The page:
Fenty Admin Outlines Success and ongoing work to Improve HIV/AIDS for district Resident
Fenty Administration Outlines Successes and Ongoing Work to Improve HIV/AIDS Programs for District Residents
Today, Mayor Adrian M. Fenty and Department of Health (DOH) officials outlined some of the long standing issues and inefficiencies within in the HIV/AIDS Hepatitis STD and Tuberculosis Administration (HAHSTA), formerly known as the HIV/AIDS Administration, (HAA), programs before the start of the Fenty Administration. Joined by DOH Director Pierre Vigilance and HAHSTA Director Shannon Hader, the mayor further highlighted steps the health department has undertaken in its effort to successfully reform HAHSTA.
“This administration will not tolerate any kind of waste, fraud or abuse of government resources, particularly the resources that are intended for our more vulnerable populations,” said Fenty. “HAHSTA has taken important steps over the past two years to ensure the accountability of public funding to provide services and will continue to improve the way we serve our residents living with HIV and AIDS.”
An Inherited History of Disorganization and Poor Oversight
Prior to the installation of new leadership at the top of DOH and within HAHSTA, a number of serious organizational problems prevented funding from being used efficiently and effectively. A lack of strategy and proper accounting of funds had created a culture within the agency where grant recipients were not consistently held accountable for their work, making ensuring that essential services were reaching residents in need more difficult to track.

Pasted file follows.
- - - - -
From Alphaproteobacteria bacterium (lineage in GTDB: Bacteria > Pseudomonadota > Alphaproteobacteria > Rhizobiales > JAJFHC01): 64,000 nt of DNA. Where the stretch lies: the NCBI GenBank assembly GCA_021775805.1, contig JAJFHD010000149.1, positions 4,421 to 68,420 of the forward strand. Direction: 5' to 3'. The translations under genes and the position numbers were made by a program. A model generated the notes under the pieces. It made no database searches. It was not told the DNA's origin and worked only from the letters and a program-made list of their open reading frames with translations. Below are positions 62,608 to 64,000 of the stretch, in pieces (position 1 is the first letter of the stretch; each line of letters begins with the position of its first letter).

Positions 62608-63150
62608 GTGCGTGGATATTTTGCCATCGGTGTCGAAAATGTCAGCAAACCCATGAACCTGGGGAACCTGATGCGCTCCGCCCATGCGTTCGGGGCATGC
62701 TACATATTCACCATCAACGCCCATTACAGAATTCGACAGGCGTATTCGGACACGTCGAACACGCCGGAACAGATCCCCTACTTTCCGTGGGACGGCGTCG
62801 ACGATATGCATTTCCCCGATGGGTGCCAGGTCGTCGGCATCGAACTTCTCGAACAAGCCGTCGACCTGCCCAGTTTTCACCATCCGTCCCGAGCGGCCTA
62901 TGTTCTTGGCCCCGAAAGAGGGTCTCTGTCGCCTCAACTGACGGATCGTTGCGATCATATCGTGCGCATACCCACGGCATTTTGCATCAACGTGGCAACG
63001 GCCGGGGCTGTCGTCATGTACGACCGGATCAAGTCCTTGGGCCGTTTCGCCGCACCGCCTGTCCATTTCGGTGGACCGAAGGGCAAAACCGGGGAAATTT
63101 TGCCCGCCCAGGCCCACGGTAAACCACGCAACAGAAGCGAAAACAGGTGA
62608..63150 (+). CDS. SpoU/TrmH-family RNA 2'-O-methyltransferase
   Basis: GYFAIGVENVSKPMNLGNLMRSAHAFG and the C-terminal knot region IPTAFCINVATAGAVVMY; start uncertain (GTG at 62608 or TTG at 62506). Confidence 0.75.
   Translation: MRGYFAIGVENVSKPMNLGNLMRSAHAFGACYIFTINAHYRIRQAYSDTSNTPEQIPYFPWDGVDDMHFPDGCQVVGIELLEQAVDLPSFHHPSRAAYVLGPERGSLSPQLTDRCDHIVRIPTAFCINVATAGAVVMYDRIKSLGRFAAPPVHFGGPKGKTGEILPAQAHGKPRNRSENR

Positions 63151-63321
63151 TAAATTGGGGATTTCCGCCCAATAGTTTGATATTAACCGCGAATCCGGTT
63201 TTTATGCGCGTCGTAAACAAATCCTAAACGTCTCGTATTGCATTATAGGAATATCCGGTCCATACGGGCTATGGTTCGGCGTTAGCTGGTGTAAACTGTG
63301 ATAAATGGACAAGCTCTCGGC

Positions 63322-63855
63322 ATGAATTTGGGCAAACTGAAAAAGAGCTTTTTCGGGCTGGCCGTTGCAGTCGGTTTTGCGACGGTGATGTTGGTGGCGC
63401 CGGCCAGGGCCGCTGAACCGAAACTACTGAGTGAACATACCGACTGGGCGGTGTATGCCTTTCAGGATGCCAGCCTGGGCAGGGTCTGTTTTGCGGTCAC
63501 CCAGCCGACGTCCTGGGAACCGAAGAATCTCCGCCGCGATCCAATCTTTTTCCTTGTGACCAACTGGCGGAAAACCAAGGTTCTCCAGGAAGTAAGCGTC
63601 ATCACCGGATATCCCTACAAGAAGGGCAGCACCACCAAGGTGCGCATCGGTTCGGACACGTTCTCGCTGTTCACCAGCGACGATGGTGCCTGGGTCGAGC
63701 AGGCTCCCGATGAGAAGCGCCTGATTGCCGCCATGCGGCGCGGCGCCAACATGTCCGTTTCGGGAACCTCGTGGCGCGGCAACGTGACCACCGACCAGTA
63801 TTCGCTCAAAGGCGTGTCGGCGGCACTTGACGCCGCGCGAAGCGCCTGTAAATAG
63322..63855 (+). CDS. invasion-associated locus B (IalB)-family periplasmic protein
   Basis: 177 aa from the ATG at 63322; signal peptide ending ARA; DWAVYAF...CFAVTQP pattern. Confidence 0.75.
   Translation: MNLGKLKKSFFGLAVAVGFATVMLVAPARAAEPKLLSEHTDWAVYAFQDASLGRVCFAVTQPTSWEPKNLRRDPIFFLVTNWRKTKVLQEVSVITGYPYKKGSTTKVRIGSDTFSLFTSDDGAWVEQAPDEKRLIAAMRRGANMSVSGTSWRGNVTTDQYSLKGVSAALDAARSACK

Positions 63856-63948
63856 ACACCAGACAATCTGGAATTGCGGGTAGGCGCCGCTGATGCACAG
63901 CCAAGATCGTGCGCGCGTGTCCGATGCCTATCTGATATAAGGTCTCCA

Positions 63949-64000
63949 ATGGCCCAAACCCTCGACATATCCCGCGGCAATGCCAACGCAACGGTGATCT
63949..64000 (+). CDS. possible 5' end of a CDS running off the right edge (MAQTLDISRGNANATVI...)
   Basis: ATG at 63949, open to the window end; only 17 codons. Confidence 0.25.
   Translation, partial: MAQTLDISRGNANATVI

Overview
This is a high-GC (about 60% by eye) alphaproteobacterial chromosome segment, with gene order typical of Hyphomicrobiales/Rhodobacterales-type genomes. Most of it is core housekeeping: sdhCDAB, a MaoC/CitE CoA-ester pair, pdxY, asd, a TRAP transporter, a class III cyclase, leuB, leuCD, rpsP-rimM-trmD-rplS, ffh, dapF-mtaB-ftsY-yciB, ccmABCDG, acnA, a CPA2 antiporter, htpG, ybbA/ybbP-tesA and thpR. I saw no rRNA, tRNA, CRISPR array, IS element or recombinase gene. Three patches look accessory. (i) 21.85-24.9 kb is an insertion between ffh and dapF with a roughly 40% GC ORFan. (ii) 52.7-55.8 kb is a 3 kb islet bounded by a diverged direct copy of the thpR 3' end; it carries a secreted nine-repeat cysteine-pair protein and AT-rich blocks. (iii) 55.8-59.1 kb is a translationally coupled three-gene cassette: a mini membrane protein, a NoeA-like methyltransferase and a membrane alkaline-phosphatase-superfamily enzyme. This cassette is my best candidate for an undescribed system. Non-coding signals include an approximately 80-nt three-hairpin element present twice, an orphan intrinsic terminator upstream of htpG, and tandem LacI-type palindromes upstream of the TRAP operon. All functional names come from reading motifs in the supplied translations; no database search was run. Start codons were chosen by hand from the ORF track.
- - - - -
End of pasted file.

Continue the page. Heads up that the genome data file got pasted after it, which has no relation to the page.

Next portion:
These organizational problems include:
Incomplete and non-standardized methods for tracking grant funding.
No standard training and consistent processes for grant staff preventing a standard method for evaluating the success of a grant.
Poorly defined and irregularly measured goals for grant recipients, which created a lack of accountability during the grant evaluation process.
Confusing processes for clients that made finding a full spectrum of resources more difficult.
Housing assistance funds were not being used for housing assistance programs.
Lack of outreach to residents in need of housing assistance.
Not paying HIV/AIDS organizations on time even, though the funding existed.
“Assuring our residents living with HIV and AIDS have access to high-quality care provided by agencies that are being held accountable is paramount to the success of our work,” said Vigilance. “Residents depend on us to connect them with the services they need to lead healthy and productive lives and we will continue to work to improve the way those services are provided and funded.”
Two Years of Steady Improvement
Starting in 2007, the Fenty Administration began making significant improvements to the way the government handles HIV/AIDS grants and programs. These improvements allow HAHSTA to ensure that funds are being used well and for their intended purpose. HAHSTA has also worked to simplify the way residents interact with HAHSTA-funded programs and access resources. HAHSTA has also continued to only give obligated funds to organizations with proof that services have actually been provided.